last updated April 26, 2005


Posted by stupot at 06:41 PM Tuesday 26 Apr

the lightbulb scenario

a common site in japan has to be the 'how many men does it take to......?'. there really are some unfortunate jobs as a result. this picture clearly demonstrates the waste of man-power. four local authority workers trying to solve a major issue. what do you think? a bomb alert? anti-social neighbours? of course not - this time it is rogue rubbish tipping. and the perpetrator will be found!

seriously though - I guess this shows what the crime levels are like here. controvening recycling laws is really a social no-no here. a bit like drink driving now in the UK. most japanese drink drive though.

I heard about a colleague who had 4 workers attend a broken tap/faucet ceremony. they had to go away and get a washer. serious.

car parks usually have a lingering of attendants sweeping their light sabers at you to direct the way.

efficient but expensive. surely.

Posted by stupot at 06:39 PM Tuesday 26 Apr


Posted by stupot at 04:04 PM Tuesday 26 Apr

unrefined but practical

Japanese trains are by and large clean, efficient, reasonably priced and accessable. the tragedy on the 25th of April was a real shocker for everyone here. but highly unusual.

there really isnt any superfluous decoration on trains in japan like there is in the UK. all those tightly packed seats you need to squeeze past in order to get thru the carriage. all those seats that are re-designed every 2 years with nice fabrics. ergonomic looking push buttons to open the doors. but the trains never work.
in Japan simplicity (not in the beautiful sense, but the functional) is all there is. big wipe down areas. no places to cram fast food wrappers into. seats lining the windows (but with blinds). and shed loads of advertising and handles for sleeping commuters to attach to for stability during a dose.

Posted by stupot at 04:02 PM Tuesday 26 Apr


Posted by stupot at 03:44 PM Tuesday 26 Apr


kanji is the hardest, but possibly most rewarding of japans three 'writing systems' - katakana and hiragana being the more modern and simplified 'syllable-alphabets'. kanji characters are the representation of ideas or words - originally drawings originating from China - and many still are beautiful visuals of nature or ideas.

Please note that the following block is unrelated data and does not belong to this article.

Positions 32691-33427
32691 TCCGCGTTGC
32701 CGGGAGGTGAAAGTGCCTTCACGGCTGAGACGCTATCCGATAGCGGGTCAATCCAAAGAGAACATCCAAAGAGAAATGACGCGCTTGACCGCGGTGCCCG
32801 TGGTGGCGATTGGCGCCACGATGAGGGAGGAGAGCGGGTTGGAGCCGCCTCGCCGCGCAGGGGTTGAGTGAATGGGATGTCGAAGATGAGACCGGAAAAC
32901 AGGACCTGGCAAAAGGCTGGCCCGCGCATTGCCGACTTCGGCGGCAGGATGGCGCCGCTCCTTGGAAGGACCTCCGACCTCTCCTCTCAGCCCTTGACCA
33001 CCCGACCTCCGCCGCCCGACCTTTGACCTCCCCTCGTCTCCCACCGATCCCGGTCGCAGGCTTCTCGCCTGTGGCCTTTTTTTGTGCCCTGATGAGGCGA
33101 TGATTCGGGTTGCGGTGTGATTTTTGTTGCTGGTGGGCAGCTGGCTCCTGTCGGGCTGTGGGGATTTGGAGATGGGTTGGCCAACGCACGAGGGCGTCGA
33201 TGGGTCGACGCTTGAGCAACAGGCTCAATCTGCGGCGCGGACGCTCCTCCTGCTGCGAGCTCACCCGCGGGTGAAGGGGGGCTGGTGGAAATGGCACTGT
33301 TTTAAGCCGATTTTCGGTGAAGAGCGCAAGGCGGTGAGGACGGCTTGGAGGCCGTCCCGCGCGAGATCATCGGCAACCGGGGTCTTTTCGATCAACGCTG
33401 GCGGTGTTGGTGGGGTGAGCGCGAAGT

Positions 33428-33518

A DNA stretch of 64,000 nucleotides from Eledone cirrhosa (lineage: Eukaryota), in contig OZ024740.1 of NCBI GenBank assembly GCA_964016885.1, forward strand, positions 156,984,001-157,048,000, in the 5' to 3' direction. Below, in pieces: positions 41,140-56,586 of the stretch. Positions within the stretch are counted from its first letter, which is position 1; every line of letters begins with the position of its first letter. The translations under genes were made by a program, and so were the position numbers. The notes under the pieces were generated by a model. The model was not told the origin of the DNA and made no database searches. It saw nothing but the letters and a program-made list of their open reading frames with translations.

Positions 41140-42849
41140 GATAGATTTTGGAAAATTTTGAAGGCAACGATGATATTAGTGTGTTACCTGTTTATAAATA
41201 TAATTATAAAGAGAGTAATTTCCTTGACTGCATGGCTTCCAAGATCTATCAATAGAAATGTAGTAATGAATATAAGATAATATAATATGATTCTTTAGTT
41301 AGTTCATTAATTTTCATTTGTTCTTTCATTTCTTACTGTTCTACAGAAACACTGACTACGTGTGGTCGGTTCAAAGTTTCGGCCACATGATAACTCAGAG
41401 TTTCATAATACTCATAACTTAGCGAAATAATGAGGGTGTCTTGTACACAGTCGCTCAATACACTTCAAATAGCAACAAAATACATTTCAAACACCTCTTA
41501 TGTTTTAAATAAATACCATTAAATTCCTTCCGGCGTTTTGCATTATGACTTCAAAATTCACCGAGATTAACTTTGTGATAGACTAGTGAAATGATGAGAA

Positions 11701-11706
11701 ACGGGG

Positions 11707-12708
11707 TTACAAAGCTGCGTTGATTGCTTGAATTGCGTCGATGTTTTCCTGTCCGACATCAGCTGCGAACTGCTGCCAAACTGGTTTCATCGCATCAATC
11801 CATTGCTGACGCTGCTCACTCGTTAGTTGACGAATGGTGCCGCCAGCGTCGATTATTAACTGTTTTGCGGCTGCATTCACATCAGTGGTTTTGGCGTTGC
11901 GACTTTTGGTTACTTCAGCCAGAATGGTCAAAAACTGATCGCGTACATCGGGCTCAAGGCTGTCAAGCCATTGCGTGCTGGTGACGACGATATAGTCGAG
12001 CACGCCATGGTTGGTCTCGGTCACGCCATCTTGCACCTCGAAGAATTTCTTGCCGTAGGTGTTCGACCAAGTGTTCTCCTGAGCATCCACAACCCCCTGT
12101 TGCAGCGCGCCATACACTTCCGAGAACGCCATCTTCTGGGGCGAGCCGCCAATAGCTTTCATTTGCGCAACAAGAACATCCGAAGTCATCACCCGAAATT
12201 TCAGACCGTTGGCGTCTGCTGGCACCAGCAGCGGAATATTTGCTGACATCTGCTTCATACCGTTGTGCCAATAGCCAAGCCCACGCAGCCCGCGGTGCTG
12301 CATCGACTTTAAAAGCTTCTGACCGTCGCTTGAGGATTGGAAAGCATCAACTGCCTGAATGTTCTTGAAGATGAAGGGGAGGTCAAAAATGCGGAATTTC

take the example of the kanji shown for tree, wood and forest (ki, hayashi and mori respectively). these may be the most obvious examples of kanji for a foreigner to understand. simply repeating the form represents a larger amount of trees - thus; a wood or a forest. these are also common surnames, just as in the UK. stroke order is something a little unnatural though for a writer of english - stroke order is shown in red in the diagrams.

Posted by stupot at 03:44 PM Tuesday 26 Apr


Posted by stupot at 03:31 PM Tuesday 26 Apr


recently I tried to get a license in japan - basically to exchange my UK license for its japanese equivalent. Yuka also had her, allbeit, newer UK drivers license translated and ready for a long day of beaurocracy.......

we went to the local driving authority building for the south west of Osaka (Komyoike) and were advised to arrive at 1pm. as it was near to a commercial hub including a big european supermarket, we reckoned we could use any long waits to go shopping for some treats. anyway - to cut a long story short because we have UK licenses (the jappanese goverment recognises them) we didn't even need to sit a test! I guess the new test in Britain must be tough - when I took it I had to read a number plate, take a whizz round the block and then guess 3 questions. back in time for tea.

so anyway - the in betweens were very japanese - in order to pay for the license we had to go to a seperate window to exchange real money for driving authority stamps to be adhered to the form, then wait a while. Yuka also had to go to another level to make copies of all her used passport pages since she had obtained her license and then the teller had to add up all the dates. as yuka travelled regularly and her passport was not EU - she had stamps a-plenty - all with there half arsed relaxed european style (often without an exit stamp). as a result the very friendly staff was exceptionally confused at this tardiness and decided that yuka could have her license - but needs learner plates! ha!

the driving authority is an interesting place to spend a few hours though - you can watch tests being carried outside the window (in a mock highway situation) - I even spotted a taxi driver with 3 officials in full uniform, hats and clip boards in the back seat - what a riot. we had a lot of fun.

anyway - a fly eye test (where I got to try my poor japanese) and a mug shot later and bobs-your-uncle. we're road worthy!!

Posted by stupot at 03:27 PM Tuesday 26 Apr